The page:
AIRA is a low-cost ventilator developed for COVID-19 patients specifically in just two months’ time. Read on to discover its story.
At the writing of this article, 5 million people have been infected with COVID-19 globally since the outbreak.
There is still much we don’t know about this virus. Some people are asymptomatic carriers while others experience mild symptoms. There is also a considerable percentage of people in serious or critical condition who require medical attention over a longer period of time usually ranging between 14 to 20 days.
In these severe cases, COVID-19 wreaks havoc on the lungs. The virus causes severe pneumonia with patients gasping for air on account of decreasing rates of oxygen in the blood which can drop as low as 25%. These patients need to be mechanically ventilated to stay alive.
What the world has discovered is that there aren’t enough mechanical ventilators to meet the growing demand globally.
Ventilator manufacturers have received tens of thousands of orders from governments and hospitals. They can increase production but not overnight.
Analytics company GlobalData estimates about 880,000 more ventilators will be needed to deal with the demand caused by the coronavirus outbreak globally.
Chris Kiple, chief executive of Ventec Life Systems, a ventilator manufacturer says his company could increase production five-fold in a 90- to 120-day period. That’s not nearly soon enough. Many coronavirus patients will die.
The world needs a solution to the global ventilator shortage fast.
The Ventilator Project, a non-profit startup might provide the world with a perfect solution – AIRA.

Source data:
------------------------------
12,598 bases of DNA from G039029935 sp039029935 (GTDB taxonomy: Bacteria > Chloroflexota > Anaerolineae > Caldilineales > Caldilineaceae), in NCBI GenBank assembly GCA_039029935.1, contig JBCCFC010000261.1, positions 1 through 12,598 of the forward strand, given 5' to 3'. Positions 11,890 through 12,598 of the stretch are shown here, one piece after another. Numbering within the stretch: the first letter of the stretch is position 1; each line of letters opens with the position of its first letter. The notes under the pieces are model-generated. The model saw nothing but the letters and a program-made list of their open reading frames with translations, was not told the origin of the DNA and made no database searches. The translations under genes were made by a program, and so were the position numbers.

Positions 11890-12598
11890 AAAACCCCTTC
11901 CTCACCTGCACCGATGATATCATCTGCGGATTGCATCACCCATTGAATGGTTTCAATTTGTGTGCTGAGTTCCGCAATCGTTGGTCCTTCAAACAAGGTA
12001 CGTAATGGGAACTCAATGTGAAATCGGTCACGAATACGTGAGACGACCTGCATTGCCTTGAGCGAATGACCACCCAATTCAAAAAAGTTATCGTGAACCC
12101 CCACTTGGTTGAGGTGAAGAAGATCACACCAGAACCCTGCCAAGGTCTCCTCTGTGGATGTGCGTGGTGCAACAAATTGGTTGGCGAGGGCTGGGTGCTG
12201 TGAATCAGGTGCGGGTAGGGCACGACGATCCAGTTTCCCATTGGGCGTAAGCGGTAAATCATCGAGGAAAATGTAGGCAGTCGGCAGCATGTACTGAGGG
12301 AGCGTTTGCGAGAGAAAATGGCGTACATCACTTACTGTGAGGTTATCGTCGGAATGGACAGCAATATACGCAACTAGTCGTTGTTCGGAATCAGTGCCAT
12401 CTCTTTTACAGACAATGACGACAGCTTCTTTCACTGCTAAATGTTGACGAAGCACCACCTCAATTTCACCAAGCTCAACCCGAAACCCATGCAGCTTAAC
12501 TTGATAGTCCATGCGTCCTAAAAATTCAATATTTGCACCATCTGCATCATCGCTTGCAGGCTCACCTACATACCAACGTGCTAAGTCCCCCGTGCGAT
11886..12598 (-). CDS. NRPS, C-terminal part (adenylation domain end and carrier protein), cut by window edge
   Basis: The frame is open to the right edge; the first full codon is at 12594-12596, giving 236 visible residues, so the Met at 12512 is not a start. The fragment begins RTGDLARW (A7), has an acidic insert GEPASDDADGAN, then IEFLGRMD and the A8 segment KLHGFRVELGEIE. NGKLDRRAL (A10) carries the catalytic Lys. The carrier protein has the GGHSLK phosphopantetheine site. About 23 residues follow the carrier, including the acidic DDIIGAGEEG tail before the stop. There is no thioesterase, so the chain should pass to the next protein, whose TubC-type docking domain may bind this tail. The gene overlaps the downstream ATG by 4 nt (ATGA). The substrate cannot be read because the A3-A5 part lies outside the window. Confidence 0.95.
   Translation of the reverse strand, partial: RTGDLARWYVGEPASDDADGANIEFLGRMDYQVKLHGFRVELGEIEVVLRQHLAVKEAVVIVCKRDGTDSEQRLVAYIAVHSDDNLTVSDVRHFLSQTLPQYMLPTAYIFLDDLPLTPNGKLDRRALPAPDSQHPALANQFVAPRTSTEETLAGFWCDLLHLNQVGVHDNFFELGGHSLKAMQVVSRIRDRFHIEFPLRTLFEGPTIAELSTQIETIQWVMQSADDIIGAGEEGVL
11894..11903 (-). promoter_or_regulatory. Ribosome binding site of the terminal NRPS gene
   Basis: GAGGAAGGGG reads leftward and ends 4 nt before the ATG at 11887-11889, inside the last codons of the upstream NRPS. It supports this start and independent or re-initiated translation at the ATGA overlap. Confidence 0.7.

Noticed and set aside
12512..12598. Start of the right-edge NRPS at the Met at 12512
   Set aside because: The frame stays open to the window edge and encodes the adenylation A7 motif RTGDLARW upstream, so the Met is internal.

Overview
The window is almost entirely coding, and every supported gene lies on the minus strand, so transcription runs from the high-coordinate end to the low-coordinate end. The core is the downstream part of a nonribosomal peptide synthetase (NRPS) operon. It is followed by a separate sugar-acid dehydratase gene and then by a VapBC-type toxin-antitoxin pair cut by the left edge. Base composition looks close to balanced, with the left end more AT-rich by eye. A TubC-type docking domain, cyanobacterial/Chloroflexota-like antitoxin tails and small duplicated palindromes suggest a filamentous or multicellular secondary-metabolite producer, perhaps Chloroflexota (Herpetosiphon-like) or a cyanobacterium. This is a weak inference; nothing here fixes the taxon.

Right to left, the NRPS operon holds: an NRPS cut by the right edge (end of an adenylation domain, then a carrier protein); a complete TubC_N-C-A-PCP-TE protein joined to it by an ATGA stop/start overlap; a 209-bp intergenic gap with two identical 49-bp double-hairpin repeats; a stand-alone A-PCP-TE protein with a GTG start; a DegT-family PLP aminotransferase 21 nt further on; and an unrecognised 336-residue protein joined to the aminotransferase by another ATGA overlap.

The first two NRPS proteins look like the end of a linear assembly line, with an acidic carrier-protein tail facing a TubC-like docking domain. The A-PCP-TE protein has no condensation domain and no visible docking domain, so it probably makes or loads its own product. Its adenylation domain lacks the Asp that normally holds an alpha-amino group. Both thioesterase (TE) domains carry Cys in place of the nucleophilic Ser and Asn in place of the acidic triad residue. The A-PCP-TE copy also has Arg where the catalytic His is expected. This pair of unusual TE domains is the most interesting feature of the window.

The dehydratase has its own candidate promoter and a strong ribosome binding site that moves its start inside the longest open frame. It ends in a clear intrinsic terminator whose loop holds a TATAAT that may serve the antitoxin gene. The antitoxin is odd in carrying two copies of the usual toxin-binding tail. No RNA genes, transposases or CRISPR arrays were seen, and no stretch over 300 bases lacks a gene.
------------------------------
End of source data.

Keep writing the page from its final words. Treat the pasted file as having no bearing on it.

AIRA is a low-cost ventilator developed for coronavirus patients specifically.
This ventilator prototype is low-cost because it is built to be easily scalable and uses materials that are sourced from outside the biomedical supply chain.
AIRA has 1.8 litres capacity of air volume, has achieved all three necessary modes of control – pressure control, volume control, and pressure support – and is also fitted with a microcontroller, or the “brain” of the ventilator.
The Ventilator Project was co-founded by robotics entrepreneurs Tyler Mantel and Alex Frost.
Together they’ve embarked on a mission to combat the global ventilator shortage. But they couldn’t do it alone so they asked for help. AIRA is the result of two months worth of sustained work delivered by an amazing team of 250 volunteers that answered their call.
Every member of the team has devoted their time and expertise to bring this project to life often putting in 18-hour workdays. The team is composed mostly of engineers, but it also includes a biomaterials researcher, a legal consultant, project managers, industrial designers, a pulmonary specialist, an anesthesiologist, a respiratory therapist, salespeople, marketing & PR specialists.
The team is advised by Ken Krieger, an inventor with 25 patents and a Google engineer. Katie Forster, product technical specialist at Pinterest has assembled a 15-person team and is overseeing all marketing efforts of the project. The startup also benefits from the extensive experience of Lance Leggitt, a former Deputy Assistant to POTUS on Domestic Policy.
Two months ago the project didn’t exist. Three days after the project was founded, fifteen engineers were already working on designs for the ventilator. The dedication of these professionals is remarkable and is a testament to what people can do when they come together with the same goal.
The team knows they need to get AIRA out as fast as possible. The ventilator is currently undergoing testing for Emergency Use Authorization but they need money to manufacture the machine and distribute it globally.
The Ventilator Project has set out to raise $200,000 in donations. So far they’ve raised $76,000.
If you wish to support their cause, you are invited to donate here.
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